A Reading of Homer's Iliad, Much Like A Performance from Ion of Ephesus
In Plato's Ion, Plato enters an intellectual discussion with Ion of Ephesus which clarifies the source of this rhapsode's incredible, specialized skill. Briefly, Plato (with occasional interjections from Ion) expounds upon his theory of inspiration. In Plato's philosophic mind, a rhapsode, such as Ion, cannot only be knowledgeable on one poet's writings; that is, unless, the rhapsode is divinely inspired. As Plato explains to the baffled Ion, it is only because of "...divine dipensation that makes you such a formidable praiser of Homer" (Plato 8). In addition, Plato compares this "divine dipensation" compares to a magnetic rock which attracts metal rings. The orginal poet (in this case Homer) as the magnetic source, and the rhapsode (Ion) is the second ring, the audience to this rhapsode the third (7). Over two millennia later, an influential poet by the name of Percy Byron Shelley would raise Plato's Ionic argument to a new level.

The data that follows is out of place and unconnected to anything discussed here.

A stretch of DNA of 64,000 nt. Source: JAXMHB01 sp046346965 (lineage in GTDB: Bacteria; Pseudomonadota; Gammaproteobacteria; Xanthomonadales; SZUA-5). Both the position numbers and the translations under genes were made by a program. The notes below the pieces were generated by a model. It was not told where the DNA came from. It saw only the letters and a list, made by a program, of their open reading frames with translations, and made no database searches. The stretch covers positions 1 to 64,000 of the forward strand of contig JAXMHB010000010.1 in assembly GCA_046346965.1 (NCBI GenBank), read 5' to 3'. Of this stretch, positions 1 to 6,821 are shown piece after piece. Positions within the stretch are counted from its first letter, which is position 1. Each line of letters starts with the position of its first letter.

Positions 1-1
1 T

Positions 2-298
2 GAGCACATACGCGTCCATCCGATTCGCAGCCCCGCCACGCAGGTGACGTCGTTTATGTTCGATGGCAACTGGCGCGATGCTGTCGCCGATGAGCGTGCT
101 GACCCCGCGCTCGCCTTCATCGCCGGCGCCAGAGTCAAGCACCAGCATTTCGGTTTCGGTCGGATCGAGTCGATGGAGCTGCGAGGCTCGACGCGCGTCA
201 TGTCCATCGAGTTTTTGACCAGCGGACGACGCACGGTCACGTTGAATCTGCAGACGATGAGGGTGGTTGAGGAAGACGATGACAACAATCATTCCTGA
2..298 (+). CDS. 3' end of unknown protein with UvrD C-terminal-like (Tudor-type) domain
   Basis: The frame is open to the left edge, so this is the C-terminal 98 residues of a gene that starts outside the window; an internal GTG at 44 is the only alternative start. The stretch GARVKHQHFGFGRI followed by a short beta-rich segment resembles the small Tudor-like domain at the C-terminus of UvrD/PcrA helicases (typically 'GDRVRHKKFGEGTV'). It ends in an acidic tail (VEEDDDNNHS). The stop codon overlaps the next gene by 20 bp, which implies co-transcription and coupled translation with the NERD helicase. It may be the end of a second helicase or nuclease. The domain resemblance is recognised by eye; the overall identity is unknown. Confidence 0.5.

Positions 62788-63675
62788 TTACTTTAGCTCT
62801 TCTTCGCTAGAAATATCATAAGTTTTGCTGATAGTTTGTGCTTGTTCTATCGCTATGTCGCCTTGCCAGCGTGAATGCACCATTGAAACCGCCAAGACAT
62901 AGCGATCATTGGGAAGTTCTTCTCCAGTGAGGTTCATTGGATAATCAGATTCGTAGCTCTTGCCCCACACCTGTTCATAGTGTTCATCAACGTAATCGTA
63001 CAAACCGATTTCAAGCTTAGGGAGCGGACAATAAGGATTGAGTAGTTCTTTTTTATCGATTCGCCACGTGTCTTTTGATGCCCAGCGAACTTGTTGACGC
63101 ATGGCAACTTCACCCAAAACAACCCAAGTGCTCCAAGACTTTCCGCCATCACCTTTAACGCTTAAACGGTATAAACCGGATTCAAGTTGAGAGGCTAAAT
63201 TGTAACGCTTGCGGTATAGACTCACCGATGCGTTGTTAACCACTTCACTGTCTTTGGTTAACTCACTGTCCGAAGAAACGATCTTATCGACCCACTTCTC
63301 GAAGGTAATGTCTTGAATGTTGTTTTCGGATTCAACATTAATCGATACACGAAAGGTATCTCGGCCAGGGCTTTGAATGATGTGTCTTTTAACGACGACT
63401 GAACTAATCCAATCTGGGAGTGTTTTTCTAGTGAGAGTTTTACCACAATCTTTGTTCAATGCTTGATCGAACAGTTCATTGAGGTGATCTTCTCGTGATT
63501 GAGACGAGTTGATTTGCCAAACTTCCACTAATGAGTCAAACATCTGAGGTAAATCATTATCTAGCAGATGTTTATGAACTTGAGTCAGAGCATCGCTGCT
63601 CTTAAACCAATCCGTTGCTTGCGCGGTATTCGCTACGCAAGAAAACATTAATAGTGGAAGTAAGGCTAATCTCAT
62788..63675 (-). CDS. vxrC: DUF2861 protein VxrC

Present in a numerous amount of his writings, the source for PB Shellian poetic inspiration comes from a higher source, much like Platonic supernatural muses. This firm belief/theory is clear through the entirety of "Hymn to an Intellectual Beauty". Unlike other Romantic poets, PB Shelley believed in the supernatural influence on humans, especially in the form of poetry. Though Plato's Ion of Ephesus did not compose his own poetry through some greater power, he received this same supernatural charge by reciting Homer's poetry. This power of inspiration is mirrored by PB Shelley's statement in "Mont Blanc" that poets occasionally will receive a "feeble brook" from the "everlasting universe of things" (much like Plato's supernatural gift).